“Growing up in LA, coyotes are a fixture, and I think Lou is essentially at the heart of a dark side of Los Angeles – this sort of shallowness, this ambitious side that lurks there in the shadows, always, in such a bright city. The vision of him being a coyote, far beyond losing weight, it was about running 15 miles every day, running in Griffith Park in the woods with the coyotes, thinking I was with my brethren. He needed to be like an animal – to look and feel like an animal. It was a mentality.“
Now do you believe me when I say Gyllenhaal is a deep thinker? He is not, it’s safe to say, business-like when it comes to his career. This coyote doesn’t seek megabucks roles and he’s thus far steered clear of pension-padding franchises. He’s a man finding himself, marking out his comfort zone – which might well rely on him feeling uncomfortable for it to be comfortable, if that makes sense. It’s hard to say. But what’s easy to say is that he’s on a roll. He’s at a point where he could upgrade from good to great.


End Of WatchSource CodeBrokeback MountainZodiac October SkyBrothersJarhead
“I feel like, right now, I’m trusting myself in a way that I feel clear about myself, I feel calmer,” says Gyllenhaal. “I’m very proud of this role, and the work I’ve been doing and the people I’ve worked with. My intention is to keep mining – I go down, do my thing, I come back and someone tells me I’m doing good. Though sometimes they don’t say that. I’m happy about staying true to my instincts. Nothing else comes into play.“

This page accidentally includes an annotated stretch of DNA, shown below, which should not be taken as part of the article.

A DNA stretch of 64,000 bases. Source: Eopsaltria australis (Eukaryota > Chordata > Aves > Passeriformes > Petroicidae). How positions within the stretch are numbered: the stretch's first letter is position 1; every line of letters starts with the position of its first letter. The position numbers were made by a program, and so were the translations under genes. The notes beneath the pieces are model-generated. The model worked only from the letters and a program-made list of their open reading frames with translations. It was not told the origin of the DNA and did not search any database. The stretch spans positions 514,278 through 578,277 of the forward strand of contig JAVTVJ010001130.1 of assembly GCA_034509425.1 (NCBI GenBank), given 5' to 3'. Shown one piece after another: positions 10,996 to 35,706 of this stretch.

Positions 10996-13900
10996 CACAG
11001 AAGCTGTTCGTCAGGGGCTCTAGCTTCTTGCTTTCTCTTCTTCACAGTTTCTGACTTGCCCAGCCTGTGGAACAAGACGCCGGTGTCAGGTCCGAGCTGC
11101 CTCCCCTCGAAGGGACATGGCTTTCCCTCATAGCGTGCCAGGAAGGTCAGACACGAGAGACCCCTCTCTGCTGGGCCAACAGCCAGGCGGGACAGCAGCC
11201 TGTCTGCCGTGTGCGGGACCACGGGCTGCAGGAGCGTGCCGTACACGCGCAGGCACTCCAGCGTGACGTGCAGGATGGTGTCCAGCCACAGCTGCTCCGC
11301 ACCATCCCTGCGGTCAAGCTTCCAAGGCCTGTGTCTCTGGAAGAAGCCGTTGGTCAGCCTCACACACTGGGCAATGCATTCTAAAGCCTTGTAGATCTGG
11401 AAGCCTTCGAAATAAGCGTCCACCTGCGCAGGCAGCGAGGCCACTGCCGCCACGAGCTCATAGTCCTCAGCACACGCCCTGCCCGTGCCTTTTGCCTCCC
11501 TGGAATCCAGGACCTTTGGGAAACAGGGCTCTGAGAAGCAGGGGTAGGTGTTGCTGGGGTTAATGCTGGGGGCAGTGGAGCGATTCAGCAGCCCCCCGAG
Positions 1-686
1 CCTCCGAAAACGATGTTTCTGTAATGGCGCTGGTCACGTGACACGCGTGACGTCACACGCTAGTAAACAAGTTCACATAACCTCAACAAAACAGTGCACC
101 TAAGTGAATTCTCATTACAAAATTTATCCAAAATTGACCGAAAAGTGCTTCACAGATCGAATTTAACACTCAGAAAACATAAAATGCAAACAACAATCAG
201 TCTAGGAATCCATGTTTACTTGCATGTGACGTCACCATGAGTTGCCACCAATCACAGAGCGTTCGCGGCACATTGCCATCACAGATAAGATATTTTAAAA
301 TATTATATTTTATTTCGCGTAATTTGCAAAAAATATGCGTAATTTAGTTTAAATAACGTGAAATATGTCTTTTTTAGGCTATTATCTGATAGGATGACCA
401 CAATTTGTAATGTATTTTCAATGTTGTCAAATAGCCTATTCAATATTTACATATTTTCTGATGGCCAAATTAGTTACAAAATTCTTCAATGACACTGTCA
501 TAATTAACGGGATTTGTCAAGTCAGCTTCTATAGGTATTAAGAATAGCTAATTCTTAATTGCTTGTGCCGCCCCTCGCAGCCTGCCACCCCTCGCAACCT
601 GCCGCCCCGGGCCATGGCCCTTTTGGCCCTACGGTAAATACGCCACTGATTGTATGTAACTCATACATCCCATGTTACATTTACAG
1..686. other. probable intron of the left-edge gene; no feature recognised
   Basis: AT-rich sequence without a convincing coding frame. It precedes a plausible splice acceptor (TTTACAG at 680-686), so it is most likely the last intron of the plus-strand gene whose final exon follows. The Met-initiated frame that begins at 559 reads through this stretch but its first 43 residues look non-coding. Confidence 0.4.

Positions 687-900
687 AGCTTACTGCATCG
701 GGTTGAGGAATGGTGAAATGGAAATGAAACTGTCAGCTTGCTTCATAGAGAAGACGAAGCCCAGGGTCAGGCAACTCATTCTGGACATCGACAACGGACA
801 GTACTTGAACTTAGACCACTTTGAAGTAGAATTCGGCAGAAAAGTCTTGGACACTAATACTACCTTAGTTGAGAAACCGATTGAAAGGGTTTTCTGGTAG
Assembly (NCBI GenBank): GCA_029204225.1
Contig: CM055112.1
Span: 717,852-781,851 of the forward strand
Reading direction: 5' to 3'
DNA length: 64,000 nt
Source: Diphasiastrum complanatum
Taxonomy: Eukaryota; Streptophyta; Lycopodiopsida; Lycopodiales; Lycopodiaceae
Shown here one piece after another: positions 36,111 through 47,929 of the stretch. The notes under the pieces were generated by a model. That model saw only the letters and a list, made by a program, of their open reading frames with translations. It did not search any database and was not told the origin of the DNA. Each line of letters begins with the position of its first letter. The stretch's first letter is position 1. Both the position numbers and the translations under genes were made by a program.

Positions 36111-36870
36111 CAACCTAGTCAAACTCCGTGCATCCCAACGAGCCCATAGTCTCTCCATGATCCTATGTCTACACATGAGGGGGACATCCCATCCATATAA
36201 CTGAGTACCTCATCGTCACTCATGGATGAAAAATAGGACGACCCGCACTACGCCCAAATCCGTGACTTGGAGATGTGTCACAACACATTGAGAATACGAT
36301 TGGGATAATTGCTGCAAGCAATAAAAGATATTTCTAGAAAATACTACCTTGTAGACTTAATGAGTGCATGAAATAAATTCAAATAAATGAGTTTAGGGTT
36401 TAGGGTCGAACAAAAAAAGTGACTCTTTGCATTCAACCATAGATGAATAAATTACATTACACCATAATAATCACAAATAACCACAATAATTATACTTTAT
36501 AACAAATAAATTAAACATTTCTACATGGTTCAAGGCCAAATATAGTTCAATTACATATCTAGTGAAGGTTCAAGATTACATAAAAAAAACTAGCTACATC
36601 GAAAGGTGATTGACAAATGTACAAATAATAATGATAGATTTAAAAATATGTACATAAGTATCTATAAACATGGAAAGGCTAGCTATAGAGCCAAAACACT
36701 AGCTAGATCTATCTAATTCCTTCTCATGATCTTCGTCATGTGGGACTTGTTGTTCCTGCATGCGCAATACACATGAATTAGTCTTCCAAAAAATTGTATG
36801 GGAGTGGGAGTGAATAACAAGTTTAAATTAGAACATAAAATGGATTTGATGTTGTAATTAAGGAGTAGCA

“My decisions have been me going, ‘This is my life, I’m going to spend two, three, five months with this person and I’m going to try to give my all. This is my life, I don’t want to waste that time.’ Over time, I’ve learned that there are certain things I can’t do, then there are certain things I really can. To use my discretion. Often you don’t have that.”


As dark, damaged, deranged or delusional as many of his characters have been, Gyllenhaal has had lighter roles, in comedy dramas such as The Good Girl  and Love & Other Drugs, though even these leant towards more shady laughs. And let’s not forget his holidays on the Costa Del Blockbusta with The Day After Tomorrow and Prince Of Persia: Sands Of Time. These, again, made vast sums of money, even against their enormous production budgets; in fact, the latter is still the most successful video-game adaptation ever.

October Sky
“I oddly don’t consider the roles I play to be dark – I feel like there’s an honesty to them. They’re dealing in dark worlds, but many of them have had good moral compasses – with the exception of one. Dark worlds feel more real to me than everything being bright, shiny and happy. It’s a sunny day, but we’re still carrying an umbrella.”
OK, so maybe he was paying attention.
Nightcrawler is at cinemas nationwide from 27 October